Yes! I love making funky scarves using lots of different yarns together (see my photo album).

I recently bought a cone of yarn, and they told me I could return what I didn't need. I just looked at them. Return yarn???

Barbara

Remember, we're self-selecting!

My photos:
http://photos.yahoo.com/sermomca
My blog:
http://sermomknits.blog-city.com/
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Sky
Chatty Knitter

Canada
100 Posts

Posted - 07/31/2004 :  12:41:05 PM  Show Profile Send Sky a Private Message
Oh dear, am I the only one who goes out and deliberately buys yarn to match the leftovers, spending another $50 to use up $5 worth of yarn?
I have also recently been making what I call my "revolving socks". Two colour socks, add one ball, make three colour socks, add one ball, make four colour socks, finish one colour, make three colour socks, finish one ball, buy one ball, make two colour socks etc. etc. I have two cycles going, a cotton cycle and a wool cycle. My daughter calls them "eye-popping". Perhaps I should knit toe-up socks and come out even -- but I think that would ruin my fun.
I have also been knitting small purse accessories with sock yarn when I've revolved myself out of a certain colourway and have just a bit of yarn left -- very discreet ribbed tampon "slipcovers" and small kleenex packet "cozies" to protect them from the ravages of DPN's lurking in the murky depths of my purse.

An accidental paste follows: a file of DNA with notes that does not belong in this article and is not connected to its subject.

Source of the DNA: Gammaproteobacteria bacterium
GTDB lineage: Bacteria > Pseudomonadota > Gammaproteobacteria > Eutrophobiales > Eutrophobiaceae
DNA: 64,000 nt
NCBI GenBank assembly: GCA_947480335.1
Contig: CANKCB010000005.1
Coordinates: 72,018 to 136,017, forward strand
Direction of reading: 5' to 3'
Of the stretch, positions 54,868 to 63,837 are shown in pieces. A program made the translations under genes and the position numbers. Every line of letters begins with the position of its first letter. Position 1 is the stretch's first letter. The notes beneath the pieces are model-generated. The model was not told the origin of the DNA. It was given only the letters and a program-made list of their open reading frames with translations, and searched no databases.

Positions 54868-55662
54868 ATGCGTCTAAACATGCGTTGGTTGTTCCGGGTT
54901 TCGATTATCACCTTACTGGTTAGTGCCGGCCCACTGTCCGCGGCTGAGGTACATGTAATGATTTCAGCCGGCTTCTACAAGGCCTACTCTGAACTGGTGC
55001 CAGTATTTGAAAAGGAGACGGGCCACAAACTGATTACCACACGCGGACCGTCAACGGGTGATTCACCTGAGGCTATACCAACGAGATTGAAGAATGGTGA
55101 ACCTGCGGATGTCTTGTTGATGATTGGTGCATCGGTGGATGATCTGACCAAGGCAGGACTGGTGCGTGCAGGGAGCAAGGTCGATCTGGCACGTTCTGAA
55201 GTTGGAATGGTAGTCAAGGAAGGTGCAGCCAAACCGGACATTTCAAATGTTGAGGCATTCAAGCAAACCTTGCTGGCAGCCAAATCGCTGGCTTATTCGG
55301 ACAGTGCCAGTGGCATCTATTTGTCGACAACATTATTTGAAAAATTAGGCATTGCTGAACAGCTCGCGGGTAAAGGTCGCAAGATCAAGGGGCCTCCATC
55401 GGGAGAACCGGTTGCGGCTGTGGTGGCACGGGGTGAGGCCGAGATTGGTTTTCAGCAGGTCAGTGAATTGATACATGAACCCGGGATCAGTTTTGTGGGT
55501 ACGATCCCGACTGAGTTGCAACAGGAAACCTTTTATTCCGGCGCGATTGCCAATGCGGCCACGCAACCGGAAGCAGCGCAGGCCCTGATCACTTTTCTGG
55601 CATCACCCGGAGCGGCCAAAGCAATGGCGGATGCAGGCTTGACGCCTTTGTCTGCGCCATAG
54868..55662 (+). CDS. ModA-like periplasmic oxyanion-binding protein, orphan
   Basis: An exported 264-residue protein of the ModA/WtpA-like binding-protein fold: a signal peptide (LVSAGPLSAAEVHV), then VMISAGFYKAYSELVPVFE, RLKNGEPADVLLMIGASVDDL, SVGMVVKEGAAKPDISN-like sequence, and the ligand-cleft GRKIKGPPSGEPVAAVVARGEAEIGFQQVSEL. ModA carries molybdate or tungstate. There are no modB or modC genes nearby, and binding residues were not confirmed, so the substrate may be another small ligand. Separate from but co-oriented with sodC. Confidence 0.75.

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Allyn
Chatty Knitter

USA
290 Posts

Posted - 07/31/2004 :  1:47:49 PM  Show Profile Send Allyn a Private Message
Leftovers? Seems like the ideal place for the freestyle crochet/knit stuff that seems to be the hot trend now. I've got not only leftovers from projects but LOTS of homespun that is more samples than usable amounts.

Allyn

Ik hald fan dei.
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BLN3320
Permanent Resident

USA
3808 Posts

Posted - 07/31/2004 :  2:55:59 PM  Show Profile Send BLN3320 a Private Message
My yarn leftovers have gone to Trina who does a tremendous amount of charity knitting. I might have come to the bottom of the stash Trina but I will have to go at that closet again. Take care. Beverley

Bev
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RachelKnitter
Permanent Resident

USA
2995 Posts

Posted - 07/31/2004 :  6:51:32 PM  Show Profile Send RachelKnitter a Private Message
quote:
Originally posted by Sky

Oh dear, am I the only one who goes out and deliberately buys yarn to match the leftovers, spending another $50 to use up $5 worth of yarn?


This cracked me up! I just got a bag of random single balls of great yarn from my sister-in-law for my birthday and I was contemplating the equivalent of this....Spending $500 to use up a $50 present of single balls of yarn. (Or else there are a lot of mix-and-match scarves in my future!)